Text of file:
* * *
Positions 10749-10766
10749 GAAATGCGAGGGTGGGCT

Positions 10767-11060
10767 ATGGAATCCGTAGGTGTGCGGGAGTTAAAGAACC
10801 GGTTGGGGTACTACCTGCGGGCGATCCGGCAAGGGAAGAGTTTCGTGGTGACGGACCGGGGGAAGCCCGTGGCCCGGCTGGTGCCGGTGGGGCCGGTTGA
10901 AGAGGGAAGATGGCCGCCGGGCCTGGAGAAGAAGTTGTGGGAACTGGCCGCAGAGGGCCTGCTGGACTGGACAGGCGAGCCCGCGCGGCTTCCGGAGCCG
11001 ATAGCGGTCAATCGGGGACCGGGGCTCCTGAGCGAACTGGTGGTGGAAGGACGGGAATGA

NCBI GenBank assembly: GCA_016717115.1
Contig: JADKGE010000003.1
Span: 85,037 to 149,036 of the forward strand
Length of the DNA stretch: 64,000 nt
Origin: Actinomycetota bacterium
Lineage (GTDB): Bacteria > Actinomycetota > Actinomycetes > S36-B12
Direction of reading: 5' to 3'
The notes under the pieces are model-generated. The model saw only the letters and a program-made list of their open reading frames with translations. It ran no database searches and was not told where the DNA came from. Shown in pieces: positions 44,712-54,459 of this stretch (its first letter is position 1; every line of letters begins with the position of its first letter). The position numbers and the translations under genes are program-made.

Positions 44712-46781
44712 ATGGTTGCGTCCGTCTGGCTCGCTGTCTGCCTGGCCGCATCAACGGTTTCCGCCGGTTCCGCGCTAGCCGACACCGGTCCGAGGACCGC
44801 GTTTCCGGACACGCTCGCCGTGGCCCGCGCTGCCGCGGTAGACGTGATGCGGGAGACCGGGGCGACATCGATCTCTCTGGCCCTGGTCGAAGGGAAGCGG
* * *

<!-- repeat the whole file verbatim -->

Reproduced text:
Positions 10749-10766
10749 GAAATGCGAGGGTGGGCT

Positions 10767-11060
10767 ATGGAATCCGTAGGTGTGCGGGAGTTAAAGAACC
10801 GGTTGGGGTACTACCTGCGGGCGATCCGGCAAGGGAAGAGTTTCGTGGTGACGGACCGGGGGAAGCCCGTGGCCCGGCTGGTGCCGGTGGGGCCGGTTGA
10901 AGAGGGAAGATGGCCGCCGGGCCTGGAGAAGAAGTTGTGGGAACTGGCCGCAGAGGGCCTGCTGGACTGGACAGGCGAGCCCGCGCGGCTTCCGGAGCCG
11001 ATAGCGGTCAATCGGGGACCGGGGCTCCTGAGCGAACTGGTGGTGGAAGGACGGGAATGA

NCBI GenBank assembly: GCA_016717115.1
Contig: JADKGE010000003.1
Span: 85,037 to 149,036 of the forward strand
Length of the DNA stretch: 64,000 nt
Origin: Actinomycetota bacterium
Lineage (GTDB): Bacteria > Actinomycetota > Actinomycetes > S36-B12
Direction of reading: 5' to 3'
The notes under the pieces are model-generated. The model saw only the letters and a program-made list of their open reading frames with translations. It ran no database searches and was not told where the DNA came from. Shown in pieces: positions 44,712-54,459 of this stretch (its first letter is position 1; every line of letters begins with the position of its first letter). The position numbers and the translations under genes are program-made.

Positions 44712-46781
44712 ATGGTTGCGTCCGTCTGGCTCGCTGTCTGCCTGGCCGCATCAACGGTTTCCGCCGGTTCCGCGCTAGCCGACACCGGTCCGAGGACCGC
44801 GTTTCCGGACACGCTCGCCGTGGCCCGCGCTGCCGCGGTAGACGTGATGCGGGAGACCGGGGCGACATCGATCTCTCTGGCCCTGGTCGAAGGGAAGCGG